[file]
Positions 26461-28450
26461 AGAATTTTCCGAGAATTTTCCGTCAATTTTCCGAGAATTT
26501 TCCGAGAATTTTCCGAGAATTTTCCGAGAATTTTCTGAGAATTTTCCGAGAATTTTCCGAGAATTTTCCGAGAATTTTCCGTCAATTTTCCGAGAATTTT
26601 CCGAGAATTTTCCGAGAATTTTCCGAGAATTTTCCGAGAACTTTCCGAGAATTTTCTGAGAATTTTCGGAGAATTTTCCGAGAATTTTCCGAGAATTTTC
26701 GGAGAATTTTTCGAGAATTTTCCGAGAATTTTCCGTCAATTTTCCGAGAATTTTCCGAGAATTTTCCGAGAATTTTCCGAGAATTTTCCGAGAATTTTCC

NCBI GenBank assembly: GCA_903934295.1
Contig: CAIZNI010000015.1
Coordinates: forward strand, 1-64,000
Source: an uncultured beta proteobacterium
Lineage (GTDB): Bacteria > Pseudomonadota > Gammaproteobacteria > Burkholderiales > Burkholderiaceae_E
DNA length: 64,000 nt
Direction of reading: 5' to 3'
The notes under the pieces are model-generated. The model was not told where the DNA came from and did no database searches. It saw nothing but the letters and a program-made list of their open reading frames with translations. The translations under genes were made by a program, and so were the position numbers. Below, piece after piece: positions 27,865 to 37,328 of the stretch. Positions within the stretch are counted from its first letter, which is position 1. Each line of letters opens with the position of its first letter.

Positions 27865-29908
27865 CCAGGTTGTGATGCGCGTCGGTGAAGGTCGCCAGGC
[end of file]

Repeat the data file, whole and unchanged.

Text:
Positions 26461-28450
26461 AGAATTTTCCGAGAATTTTCCGTCAATTTTCCGAGAATTT
26501 TCCGAGAATTTTCCGAGAATTTTCCGAGAATTTTCTGAGAATTTTCCGAGAATTTTCCGAGAATTTTCCGAGAATTTTCCGTCAATTTTCCGAGAATTTT
26601 CCGAGAATTTTCCGAGAATTTTCCGAGAATTTTCCGAGAACTTTCCGAGAATTTTCTGAGAATTTTCGGAGAATTTTCCGAGAATTTTCCGAGAATTTTC
26701 GGAGAATTTTTCGAGAATTTTCCGAGAATTTTCCGTCAATTTTCCGAGAATTTTCCGAGAATTTTCCGAGAATTTTCCGAGAATTTTCCGAGAATTTTCC

NCBI GenBank assembly: GCA_903934295.1
Contig: CAIZNI010000015.1
Coordinates: forward strand, 1-64,000
Source: an uncultured beta proteobacterium
Lineage (GTDB): Bacteria > Pseudomonadota > Gammaproteobacteria > Burkholderiales > Burkholderiaceae_E
DNA length: 64,000 nt
Direction of reading: 5' to 3'
The notes under the pieces are model-generated. The model was not told where the DNA came from and did no database searches. It saw nothing but the letters and a program-made list of their open reading frames with translations. The translations under genes were made by a program, and so were the position numbers. Below, piece after piece: positions 27,865 to 37,328 of the stretch. Positions within the stretch are counted from its first letter, which is position 1. Each line of letters opens with the position of its first letter.

Positions 27865-29908
27865 CCAGGTTGTGATGCGCGTCGGTGAAGGTCGCCAGGC